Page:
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Office of Inspector General

Office

Hotline

202.692.2900
Website
OIG Reports

202.692.2915 800.233.5874
Online Contact Form
OIG@peacecorpsoig.gov

To:

Sheila Crowley, Acting Director


Kris Besch, Acting Regional Director
Anne Hughes, Chief Compliance Officer

From:

Kathy A. Buller, Inspector General

Date:

January 23, 2017

Subject:

Final Report on the Audit of Peace Corps/China (IG-17-01-A)

Transmitted for your information is our final report on the Audit of Peace Corps/China.
Management concurred with all five recommendations. In its response, management described
actions it is taking, or intends to take, to address the issues that prompted each of our
recommendations. We closed two recommendations (numbers 2 and 5) based on a review of
corrective actions and supporting documentation. Three recommendations (numbers 1, 3 and 4)
will remain open. We will review and consider closing the recommendation when documentation
reflected in the agencys response to the preliminary report is received.
Certifying compliance and verifying effectiveness are managements responsibilities. However,
when we feel it is warranted, we may conduct a follow-up review to confirm that action has been
taken and to evaluate the impact.
Our comments, which are in the report as Appendix E, address these matters. Please respond
with documentation to close the remaining open recommendation within 90 days of receipt of
this memorandum.
You may address questions regarding follow-up or documentation to Assistant Inspector General
for Audit Judy Leonhardt at 202.692.2914 or Senior Auditor Renita Davis at 202.692.2940.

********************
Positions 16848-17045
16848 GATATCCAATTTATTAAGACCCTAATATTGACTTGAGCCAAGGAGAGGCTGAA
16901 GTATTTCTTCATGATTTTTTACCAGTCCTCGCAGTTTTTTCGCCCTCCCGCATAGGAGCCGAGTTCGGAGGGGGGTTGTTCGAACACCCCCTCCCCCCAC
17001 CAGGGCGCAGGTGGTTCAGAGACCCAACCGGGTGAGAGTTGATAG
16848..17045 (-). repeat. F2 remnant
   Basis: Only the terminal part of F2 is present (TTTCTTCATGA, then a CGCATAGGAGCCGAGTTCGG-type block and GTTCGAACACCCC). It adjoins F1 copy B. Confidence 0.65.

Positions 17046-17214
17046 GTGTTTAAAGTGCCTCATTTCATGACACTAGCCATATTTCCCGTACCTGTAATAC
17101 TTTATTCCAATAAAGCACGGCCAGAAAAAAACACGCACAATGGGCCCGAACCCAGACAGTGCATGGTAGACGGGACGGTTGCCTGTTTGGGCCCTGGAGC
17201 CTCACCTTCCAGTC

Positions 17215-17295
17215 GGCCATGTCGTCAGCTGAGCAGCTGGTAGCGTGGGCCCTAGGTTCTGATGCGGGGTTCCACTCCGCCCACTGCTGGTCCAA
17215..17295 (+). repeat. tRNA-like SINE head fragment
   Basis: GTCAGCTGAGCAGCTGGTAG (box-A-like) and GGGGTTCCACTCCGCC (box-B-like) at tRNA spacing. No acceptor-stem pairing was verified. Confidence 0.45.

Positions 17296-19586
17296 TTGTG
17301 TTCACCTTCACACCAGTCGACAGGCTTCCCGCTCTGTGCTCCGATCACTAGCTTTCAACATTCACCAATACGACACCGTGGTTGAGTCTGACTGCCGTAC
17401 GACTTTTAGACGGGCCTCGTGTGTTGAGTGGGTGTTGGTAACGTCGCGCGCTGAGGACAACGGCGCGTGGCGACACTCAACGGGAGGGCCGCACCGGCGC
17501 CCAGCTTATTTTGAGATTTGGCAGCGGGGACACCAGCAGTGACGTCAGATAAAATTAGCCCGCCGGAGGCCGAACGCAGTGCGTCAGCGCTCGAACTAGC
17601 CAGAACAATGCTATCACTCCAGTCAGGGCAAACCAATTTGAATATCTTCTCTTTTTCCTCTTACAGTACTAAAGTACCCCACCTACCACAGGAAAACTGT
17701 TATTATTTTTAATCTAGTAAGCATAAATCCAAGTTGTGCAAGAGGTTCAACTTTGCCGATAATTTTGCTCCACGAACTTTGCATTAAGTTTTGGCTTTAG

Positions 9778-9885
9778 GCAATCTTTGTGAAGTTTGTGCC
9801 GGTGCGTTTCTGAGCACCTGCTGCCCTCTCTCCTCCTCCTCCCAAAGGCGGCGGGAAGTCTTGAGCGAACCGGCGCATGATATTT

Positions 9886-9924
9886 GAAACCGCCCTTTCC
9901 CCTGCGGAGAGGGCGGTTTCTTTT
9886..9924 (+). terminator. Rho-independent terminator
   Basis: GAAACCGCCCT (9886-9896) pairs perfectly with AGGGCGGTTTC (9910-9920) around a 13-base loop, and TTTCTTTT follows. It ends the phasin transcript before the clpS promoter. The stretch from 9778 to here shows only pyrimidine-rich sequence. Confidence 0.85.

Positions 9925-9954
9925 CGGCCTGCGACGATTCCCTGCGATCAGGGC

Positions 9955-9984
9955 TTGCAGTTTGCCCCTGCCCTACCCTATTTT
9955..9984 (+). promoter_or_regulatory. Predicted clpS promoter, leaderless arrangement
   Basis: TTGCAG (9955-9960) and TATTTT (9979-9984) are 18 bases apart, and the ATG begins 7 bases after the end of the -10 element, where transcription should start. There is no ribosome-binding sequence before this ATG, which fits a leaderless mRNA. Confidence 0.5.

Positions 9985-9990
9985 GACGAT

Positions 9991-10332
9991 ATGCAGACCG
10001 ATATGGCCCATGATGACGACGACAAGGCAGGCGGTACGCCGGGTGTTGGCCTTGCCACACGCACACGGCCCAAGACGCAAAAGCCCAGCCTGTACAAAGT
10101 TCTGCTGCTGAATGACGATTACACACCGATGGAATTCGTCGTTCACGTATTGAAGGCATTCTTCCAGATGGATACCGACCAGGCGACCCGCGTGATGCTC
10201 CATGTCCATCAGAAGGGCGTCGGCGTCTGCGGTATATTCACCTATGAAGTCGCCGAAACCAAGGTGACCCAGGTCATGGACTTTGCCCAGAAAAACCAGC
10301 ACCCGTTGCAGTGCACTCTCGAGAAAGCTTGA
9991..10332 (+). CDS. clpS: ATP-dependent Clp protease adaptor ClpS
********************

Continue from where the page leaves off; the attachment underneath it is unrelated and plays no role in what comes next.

Please accept our thanks for your cooperation and assistance in our review.
cc:

Haishu Liu, Director of Management and Operations, Peace Corps/China


Stephen Claborne, Country Director, Peace Corps/China
Carl Sosebee, Acting Chief of Staff
Paul Shea, Acting Chief Financial Officer
Kris Besch, Acting Associate Director for Global Operations/Chief of Operations, EMA
Operations
Kathy Stroker, Acting General Counsel/ Acting Deputy Director
William Stoppel, Deputy Associate Director, Management
Mike Shivers, Acting Chief Acquisition Officer
Joseph OFarrell, Chief, Transportation Division

Jill Carty, Acting Associate Director, Office of Health Services


Scott Knell, Deputy Chief Information Officer
Devin Meredith, Expert, Office Health Services
Bob Braganza, Director of Global Accounts Payable
Gelitza Reyes, Budget Officer
Charlotte Kea, Acting Director for the Office of Gifts and Grants Management
Douglas Warnecke, Chief Administrative Officer, EMA Operations
Dana Abro, Regional Security Advisor, EMA Operations
China Country Desk
IGChron
IG

PEACE CORPS

Office of Inspector General

An education Volunteer and her students